List of seven were popular in the Middle Ages. They were drawn from the medieval understanding of nature, from the Bible, from classical literature, and from early Christian thought. In addition to the seven virtues, the seven vices (sloth, anger, cowardice, pride, idolatry, despair, avarice), and the seven deadly sins (pride, envy, wrath [from the Devil], avarice [from the world], sloth, gluttony, and lechery [from the flesh]), there were the seven days of the week, the seven planets (the moon, Mercury, Venus, the sun, Mars, Jupiter, and Saturn), one planet for each of the seven spheres, the seven ages of man, the seven pillars of wisdom, the seven candles on the menorah, the seven petitions in the Lord’s Prayer, the seven sorrows of Mary, the seven last words on the cross, the seven gifts of the Holy Spirit, the seven sacraments, the seven parts of the mass, the seven seals of the Apocalypse (also known for its seven churches, seven trumpets, seven vials, seven angels, and seven dooms), the story and feast of the Seven Sleepers of Ephesus, the seven liberal arts (grammar, dialectic, rhetoric, arithmetic, music, geometry, and astronomy), and all the other lists of seven which gave order and symmetry to the medieval universe.
Are the seven virtues simply part of that massive symmetry, a finely ordered worldview which inspired great art and poetry, but was in the end a woefully naïve and misguided fiction? Are the seven virtues as misbegotten as medieval alchemy, magic, and astrology, the Crusades, the burning of heretics, and the notion that the sun rotated around the earth? What good is virtue in this new millennium, over a thousand years removed from the so-called Dark Ages, over two-thousand years removed from the ancient Greek philosophers who birthed the concept of virtue? Do we need virtue today?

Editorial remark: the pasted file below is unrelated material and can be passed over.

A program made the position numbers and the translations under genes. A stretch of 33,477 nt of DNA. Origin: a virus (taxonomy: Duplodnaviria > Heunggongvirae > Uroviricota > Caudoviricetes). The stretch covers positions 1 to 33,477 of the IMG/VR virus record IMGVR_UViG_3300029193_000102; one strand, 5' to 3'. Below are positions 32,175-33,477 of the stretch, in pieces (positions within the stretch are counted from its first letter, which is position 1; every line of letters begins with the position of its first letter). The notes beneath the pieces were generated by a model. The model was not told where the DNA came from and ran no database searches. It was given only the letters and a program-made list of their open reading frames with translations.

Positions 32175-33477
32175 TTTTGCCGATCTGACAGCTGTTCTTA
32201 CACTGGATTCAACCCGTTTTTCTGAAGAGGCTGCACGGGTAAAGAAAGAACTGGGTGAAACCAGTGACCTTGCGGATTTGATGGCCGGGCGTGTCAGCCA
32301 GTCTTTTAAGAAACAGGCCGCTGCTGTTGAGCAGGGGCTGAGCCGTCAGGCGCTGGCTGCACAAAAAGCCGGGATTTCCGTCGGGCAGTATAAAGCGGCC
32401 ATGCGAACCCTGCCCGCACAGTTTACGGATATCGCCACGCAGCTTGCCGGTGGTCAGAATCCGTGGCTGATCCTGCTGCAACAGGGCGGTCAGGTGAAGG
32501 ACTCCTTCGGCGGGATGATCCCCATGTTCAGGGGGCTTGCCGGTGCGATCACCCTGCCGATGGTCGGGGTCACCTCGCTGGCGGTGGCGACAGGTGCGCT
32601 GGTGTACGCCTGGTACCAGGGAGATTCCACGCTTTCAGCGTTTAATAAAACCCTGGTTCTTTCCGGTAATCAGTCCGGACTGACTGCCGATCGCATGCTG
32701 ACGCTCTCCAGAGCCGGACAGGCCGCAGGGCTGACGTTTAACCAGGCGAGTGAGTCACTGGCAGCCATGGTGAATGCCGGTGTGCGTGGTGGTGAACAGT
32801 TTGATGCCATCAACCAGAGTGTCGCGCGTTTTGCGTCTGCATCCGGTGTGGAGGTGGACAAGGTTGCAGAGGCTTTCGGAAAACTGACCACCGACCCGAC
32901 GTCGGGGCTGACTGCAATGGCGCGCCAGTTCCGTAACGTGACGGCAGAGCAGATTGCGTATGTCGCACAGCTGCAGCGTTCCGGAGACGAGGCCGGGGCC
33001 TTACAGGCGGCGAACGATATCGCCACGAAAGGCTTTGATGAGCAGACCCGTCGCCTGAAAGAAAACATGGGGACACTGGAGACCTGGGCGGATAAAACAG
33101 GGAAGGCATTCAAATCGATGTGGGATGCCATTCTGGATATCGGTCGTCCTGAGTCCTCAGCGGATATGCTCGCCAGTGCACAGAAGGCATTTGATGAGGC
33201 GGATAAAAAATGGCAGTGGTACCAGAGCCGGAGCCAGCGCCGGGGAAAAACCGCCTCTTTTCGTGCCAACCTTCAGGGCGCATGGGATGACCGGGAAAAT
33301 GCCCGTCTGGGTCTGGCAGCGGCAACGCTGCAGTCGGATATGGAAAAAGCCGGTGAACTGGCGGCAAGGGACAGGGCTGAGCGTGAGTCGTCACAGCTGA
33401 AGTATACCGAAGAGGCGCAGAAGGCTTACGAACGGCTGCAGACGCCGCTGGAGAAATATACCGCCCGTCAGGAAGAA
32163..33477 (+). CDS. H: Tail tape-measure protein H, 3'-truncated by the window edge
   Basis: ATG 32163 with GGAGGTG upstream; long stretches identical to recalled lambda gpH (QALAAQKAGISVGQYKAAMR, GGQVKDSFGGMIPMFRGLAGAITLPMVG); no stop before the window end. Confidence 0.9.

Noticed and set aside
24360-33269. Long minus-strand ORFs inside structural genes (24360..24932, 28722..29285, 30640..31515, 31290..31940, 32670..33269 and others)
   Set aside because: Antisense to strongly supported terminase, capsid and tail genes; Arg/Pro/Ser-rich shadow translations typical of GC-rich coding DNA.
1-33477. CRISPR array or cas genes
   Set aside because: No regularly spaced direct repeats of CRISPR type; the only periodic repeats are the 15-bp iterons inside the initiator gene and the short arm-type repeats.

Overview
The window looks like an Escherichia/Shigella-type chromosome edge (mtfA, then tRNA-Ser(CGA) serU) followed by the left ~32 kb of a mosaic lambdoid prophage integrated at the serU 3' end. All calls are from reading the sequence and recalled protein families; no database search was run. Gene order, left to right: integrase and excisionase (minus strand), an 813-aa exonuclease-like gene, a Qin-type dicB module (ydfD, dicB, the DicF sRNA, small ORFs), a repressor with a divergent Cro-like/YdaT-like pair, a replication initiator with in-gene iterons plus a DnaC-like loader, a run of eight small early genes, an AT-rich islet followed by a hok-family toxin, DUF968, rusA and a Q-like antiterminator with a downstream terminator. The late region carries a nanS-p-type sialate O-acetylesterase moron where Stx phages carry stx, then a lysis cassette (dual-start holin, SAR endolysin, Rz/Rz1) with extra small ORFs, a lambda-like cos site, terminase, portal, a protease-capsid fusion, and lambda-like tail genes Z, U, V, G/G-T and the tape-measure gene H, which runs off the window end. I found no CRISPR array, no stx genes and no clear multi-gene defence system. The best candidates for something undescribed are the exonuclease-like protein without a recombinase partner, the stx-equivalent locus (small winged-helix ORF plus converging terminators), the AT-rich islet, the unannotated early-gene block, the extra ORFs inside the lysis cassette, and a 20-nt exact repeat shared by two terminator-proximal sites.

Ours is a violent age. The early 20th Century saw the horrors of trench warfare, poisonous gas attacks, and the merciless slaughter of the Armenians. The monstrous evils of Communism, fascism, and Nazism came to power in the wake of the Great War; and, by World War II, atrocities reached almost inconceivable levels, especially with the Holocaust. That war ended with the release of two atomic bombs, so by mid-century we were confronted for the first time with the very real potential for global annihilation. Genocides continued throughout the second half of the 20th Century, in Cambodia, among tribal peoples in Central Africa and in the Amazon rain forest, among the Kurds, and in the Balkans. Bombs, perhaps even nuclear ones, and bio-chemical weapons are now within reach of every world leader as well as every subversive terrorist. Guns allow school children to act out their video fantasies and mow down classmates. Advances in medicine facilitate millions of abortions, while more and more highly educated professionals advocate infanticide and euthanasia. What good is virtue in the face of vicious violence harnessed to technology?
On a less violent level, the simple act of turning on the television invites a flood of advertisements designed to turn us into greedy, covetous, idolatrous materialists. Commercials bombard us shamelessly with appeals to pride, envy, and lust. Was the great battle of the last century—the battle between Communism and capitalism—in reality merely a battle between two forms of godless materialism? In between the advertisements, of course, we find comedies that all-too-often degenerate into cynical sarcasm or cruel parodies. In addition, so-called adult programming celebrates evil openly and calls it good. To explore the Internet without a firewall is to risk bombardment by unsolicited pornography. Governments, which should promote justice and the general welfare of all, now use their access to media to promote gambling. Everywhere we turn, new technologies seem to have compounded the opportunities for human evil.